All posts tagged: baking

Mango & Lime Friands (Two Versions: Buttery & Dairy Free)

Sweet! I want something sweet! And full of sunshine. I can no longer take the grey, grey sky that hangs so low over my head. Friands remind me of Australia. Bright blue skys, rolling frothy seas, cliff walks, great breakfasts, and all of their wonderful cafés. We have many great Australian cafés in London now too, and the friands are popping up, but like everything, you really can’t beat making them at home. They are so simple and take a maximum of 10 minutes to prepare, and 12 – 15 minutes to bake. You will be stuffing your face with friands in no time, and your biggest problem will be trying not to eat them all. I love a friand but I don’t need twenty of them squeaking at me from the kitchen - eat me! eat me! eat me! - 6 is too many but it is the least you can make so make sure that you can share them with someone, or some colleagues. Maybe you are not like me and have some self control, but …

Baking, Yorkshire Rhubarb & a Recipe for Rhubarb, Pistachio & Rose Frangipane Tart

I am not an obsessive baker like many food bloggers. Certainly not in the sweet sense. I love salt, broth, tender meat, spritely vegetables and all the other things that make savoury sing. I have always loved confectionery, especially making it, and I am partial to a lemon meringue pie, victoria sponge, swiss roll and lots of old school classics, but that was it when it came to home baking. I simply wasn’t all that inspired to explore beyond that. I was happy with my salt. Then something changed. In the last few months I have developed a sweet tooth (which sits nicely next to my very happy salty one). In fact, I think that all of my teeth might be salty, and now there is one shiny sweet one in the mix. And then there is rhubarb. Lovely pink tender rhubarb. Slender and elegant, the rhubarb of January in the UK is Yorkshire forced rhubarb (also called champagne rhubarb), grown in the dark in long sheds in the Yorkshire rhubarb triangle, and harvested by …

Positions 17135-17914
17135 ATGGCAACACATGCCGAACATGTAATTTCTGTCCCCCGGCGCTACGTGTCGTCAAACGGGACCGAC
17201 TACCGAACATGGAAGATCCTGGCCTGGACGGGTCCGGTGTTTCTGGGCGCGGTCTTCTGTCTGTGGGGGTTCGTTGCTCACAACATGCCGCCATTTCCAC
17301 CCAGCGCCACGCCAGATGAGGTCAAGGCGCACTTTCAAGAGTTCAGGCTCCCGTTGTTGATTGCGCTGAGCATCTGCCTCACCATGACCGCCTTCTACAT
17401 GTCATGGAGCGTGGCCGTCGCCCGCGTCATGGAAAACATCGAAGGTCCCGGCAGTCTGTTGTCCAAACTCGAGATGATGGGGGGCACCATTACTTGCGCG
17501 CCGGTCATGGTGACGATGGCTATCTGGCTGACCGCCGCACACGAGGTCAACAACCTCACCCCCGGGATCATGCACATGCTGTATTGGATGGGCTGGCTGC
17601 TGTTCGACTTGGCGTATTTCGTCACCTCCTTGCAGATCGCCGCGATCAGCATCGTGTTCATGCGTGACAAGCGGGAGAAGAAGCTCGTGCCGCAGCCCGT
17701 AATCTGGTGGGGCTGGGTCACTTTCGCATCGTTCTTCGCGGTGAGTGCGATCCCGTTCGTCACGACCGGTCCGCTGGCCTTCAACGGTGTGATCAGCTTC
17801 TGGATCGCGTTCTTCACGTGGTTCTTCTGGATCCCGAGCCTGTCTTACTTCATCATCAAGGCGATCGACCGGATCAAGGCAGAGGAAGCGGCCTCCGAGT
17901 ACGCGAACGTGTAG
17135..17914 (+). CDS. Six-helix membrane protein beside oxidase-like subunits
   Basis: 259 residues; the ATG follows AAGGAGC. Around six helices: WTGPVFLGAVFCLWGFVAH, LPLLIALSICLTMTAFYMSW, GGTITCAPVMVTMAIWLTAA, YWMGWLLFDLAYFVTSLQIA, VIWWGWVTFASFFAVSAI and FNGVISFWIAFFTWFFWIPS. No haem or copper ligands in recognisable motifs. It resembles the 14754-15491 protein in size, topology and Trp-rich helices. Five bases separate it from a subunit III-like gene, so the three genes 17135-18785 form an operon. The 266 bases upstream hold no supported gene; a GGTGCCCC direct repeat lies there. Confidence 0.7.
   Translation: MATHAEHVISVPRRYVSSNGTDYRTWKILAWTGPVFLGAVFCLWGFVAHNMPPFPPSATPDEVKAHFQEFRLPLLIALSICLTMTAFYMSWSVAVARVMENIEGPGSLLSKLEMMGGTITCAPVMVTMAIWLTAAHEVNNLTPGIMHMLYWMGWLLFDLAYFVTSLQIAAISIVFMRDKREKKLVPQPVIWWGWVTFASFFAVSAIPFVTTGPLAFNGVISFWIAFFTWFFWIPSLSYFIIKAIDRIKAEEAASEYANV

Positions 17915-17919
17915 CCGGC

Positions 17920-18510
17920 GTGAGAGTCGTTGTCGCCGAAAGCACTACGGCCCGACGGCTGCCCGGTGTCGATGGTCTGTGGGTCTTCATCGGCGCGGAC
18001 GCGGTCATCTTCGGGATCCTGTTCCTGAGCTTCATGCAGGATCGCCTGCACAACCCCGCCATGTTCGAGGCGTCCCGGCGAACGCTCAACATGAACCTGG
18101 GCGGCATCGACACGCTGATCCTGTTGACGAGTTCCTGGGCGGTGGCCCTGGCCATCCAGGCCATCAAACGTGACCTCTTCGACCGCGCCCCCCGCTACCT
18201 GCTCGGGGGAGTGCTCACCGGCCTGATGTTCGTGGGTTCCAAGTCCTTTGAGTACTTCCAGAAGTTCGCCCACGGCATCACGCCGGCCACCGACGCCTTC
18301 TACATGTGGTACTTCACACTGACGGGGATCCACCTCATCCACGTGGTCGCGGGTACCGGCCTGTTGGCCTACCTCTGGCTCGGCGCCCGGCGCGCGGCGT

Hunting Down the Waterford Blaa in Newfoundland (and a recipe for you to make it at home)

Do I need to reintroduce you to the blaa? I probably do. The humble bread roll from Waterford, it is fluffy, square and white with a flour crust, and we are a little obsessed with it. It is thought that it came to Waterford with the Huguenots who called it blanc (because it was a simple white roll), but with our accent and a little time to erode it, it became a blaa. It is a simple bread, slightly sweet with a little sugar and fluffy with a little butter. Allowed to rise slowly, it is the perfect vehicle for our traditional (and my favourite) chicken and stuffing sandwich. Also, for the occasional tayto (cheese & onion) crisp sandwich with butter to cushion the crisp. There used to be 60 bakeries in Waterford that baked the blaa, and it never really left it. You never used to see the blaa anywhere else. This has changed recently, in no small part due to the efforts of the remaining bakers, now only 4, who are trying to …